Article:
In Germany, the Euclid mission was jointly initiated and developed by the Max Planck Institute for Astronomy (MPIA) in Heidelberg, the Max Planck Institute for Extraterrestrial Physics (MPE) in Garching, the Ludwig Maximilian University (LMU) in Munich and the University of Bonn (UB) with support of the German Space Agency at the German Aerospace Center (DLR). Euclid founding members Ralf Bender (LMU/MPE), Hans-Walter Rix (MPIA), Peter Schneider (Uni Bonn) and Jochen Weller (LMU/MPE) were involved in key positions. The Ruhr-Universität Bochum (RUB) joined in 2018.
MPE and MPIA contributed key components to Euclid’s optics. MPE operates the German Euclid Science Data Center; MPIA, LMU, Uni Bonn, and RUB developed essential software elements for calibrating and analysing Euclid data. “To determine the distribution of matter in space, researchers have to measure the distance of all galaxies to Earth,” explains Hendrik Hildebrandt (RUB). “This is done by combining satellite data from Euclid with data from ground-based telescopes.”
Large number of publications expected
The UB hosts the Euclid Publication Office, where the scientific publications of the Euclid Consortium are coordinated and reviewed. The Bonn astronomy professor Peter Schneider is certain: “We expect a very large number of ground-breaking publications, not only in cosmology but in almost all research areas of astrophysics.”
The Argelander Institute for Astronomy (AIfA) at Uni Bonn is additionally contributing to central aspects of the scientific analysis of the mission. “One of the crucial requirements for the scientific success of Euclid is an extremely precise measurement of the shapes of about two billion distant galaxies”, emphasizes Ole Marggraf. Reiko Nakajima, responsible for the data quality of one of the two instruments of Euclid, is excited about the expected vast yield of scientific data: “Never before have astronomical images been taken in space with a camera this large.” In total, about 20 scientists at the AIfA are participating in the Euclid project.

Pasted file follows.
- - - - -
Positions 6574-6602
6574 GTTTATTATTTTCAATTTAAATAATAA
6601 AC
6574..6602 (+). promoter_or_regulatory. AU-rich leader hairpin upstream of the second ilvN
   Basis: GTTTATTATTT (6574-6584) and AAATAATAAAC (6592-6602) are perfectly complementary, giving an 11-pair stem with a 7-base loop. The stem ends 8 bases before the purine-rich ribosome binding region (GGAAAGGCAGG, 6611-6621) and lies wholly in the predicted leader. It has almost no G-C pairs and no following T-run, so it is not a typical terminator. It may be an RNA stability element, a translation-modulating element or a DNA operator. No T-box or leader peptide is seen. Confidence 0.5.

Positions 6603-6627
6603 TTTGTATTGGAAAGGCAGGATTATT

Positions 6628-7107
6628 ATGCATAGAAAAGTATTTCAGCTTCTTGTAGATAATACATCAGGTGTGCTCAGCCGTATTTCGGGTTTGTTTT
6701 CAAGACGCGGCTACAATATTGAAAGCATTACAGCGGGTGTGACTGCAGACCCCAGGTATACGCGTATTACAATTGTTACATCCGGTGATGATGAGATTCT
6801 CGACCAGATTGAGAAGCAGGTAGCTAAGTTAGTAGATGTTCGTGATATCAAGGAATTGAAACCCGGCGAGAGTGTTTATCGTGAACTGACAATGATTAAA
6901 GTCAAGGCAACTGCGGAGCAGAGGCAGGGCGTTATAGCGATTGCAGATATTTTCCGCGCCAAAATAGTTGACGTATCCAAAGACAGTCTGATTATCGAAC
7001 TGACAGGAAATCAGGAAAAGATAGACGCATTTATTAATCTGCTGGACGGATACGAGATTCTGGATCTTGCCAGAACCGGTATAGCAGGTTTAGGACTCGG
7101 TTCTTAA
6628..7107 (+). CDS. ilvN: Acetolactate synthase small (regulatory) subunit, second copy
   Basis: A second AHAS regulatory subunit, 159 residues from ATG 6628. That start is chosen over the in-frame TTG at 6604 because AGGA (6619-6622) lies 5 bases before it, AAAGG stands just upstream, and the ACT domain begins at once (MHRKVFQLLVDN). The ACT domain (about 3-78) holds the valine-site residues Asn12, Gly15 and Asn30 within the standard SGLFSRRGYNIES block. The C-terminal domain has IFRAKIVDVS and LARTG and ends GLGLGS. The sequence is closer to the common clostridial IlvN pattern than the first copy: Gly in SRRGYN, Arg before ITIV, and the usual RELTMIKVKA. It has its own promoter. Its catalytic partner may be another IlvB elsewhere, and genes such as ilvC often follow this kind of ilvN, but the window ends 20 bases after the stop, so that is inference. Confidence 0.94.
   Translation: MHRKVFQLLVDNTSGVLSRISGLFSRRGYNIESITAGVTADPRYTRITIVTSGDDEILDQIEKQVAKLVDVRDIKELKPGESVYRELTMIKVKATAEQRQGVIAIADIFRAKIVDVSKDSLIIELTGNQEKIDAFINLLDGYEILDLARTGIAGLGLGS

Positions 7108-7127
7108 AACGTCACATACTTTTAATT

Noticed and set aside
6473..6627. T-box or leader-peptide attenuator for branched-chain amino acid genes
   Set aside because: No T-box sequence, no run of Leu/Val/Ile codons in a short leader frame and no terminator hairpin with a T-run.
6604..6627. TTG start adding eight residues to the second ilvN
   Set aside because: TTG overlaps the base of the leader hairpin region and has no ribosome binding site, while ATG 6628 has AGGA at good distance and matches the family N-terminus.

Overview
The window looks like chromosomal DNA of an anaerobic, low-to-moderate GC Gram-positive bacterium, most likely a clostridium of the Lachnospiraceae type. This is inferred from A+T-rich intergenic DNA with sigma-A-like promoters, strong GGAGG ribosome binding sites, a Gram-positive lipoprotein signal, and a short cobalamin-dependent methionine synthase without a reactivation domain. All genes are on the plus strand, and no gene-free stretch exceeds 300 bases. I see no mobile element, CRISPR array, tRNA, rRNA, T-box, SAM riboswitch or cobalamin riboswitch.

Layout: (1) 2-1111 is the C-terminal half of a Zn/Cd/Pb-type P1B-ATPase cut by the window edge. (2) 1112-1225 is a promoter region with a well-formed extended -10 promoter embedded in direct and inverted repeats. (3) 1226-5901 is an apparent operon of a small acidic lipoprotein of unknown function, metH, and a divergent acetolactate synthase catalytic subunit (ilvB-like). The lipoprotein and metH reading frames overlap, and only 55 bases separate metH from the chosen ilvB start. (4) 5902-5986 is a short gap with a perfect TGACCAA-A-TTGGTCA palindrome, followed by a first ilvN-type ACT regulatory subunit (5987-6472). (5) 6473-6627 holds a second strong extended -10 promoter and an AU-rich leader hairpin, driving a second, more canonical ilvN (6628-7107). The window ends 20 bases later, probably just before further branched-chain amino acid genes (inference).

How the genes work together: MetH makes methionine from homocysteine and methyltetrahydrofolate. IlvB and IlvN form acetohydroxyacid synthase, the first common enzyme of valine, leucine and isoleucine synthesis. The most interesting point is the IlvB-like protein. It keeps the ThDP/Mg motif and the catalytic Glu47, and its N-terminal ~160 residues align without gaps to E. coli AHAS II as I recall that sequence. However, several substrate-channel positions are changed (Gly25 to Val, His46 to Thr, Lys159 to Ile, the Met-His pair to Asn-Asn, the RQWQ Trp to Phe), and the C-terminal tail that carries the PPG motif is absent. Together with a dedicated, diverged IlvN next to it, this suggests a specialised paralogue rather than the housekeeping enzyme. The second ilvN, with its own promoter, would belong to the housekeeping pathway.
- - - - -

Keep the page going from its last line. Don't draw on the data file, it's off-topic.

In addition to the scientific questions Euclid investigates, the technology used is also cutting-edge. Frank Grupp (MPE/LMU) underlines: “Euclid contains the largest optical lenses ever developed for a scientific space mission. It was a real challenge, and we are very grateful for the support of the German Space Agency at DLR for this extraordinary mission.” The German Space Agency at DLR coordinates the German ESA contributions and provides funding of 60 million euros from the National Space Programme for the participating German research institutes.
“We are all very happy about the successful launch,” says Hans-Walter Rix (MPIA). “Now we have many years of intensive work with exciting results ahead of us. We hope we will eventually have a significantly improved view of the Universe.”
Euclid Press Launch Kit
Euclid is the second M-class mission from the European Space Agency’s (ESA) ‘Cosmic Vision’ programme. Germany is the largest contributor to the ESA science programme, covering around 21 per cent of the mission.
Dr. Markus Nielbock
National Coordination for Communication und Press
Max Planck Institute for Astronomy, Heidelberg
Tel. +49 6221 528-134
Prof. Dr. Peter Schneider
Argelander Institute for Astronomy
University of Bonn
Tel: +49 228 73-3671
Press contacts of the Euclid Consortium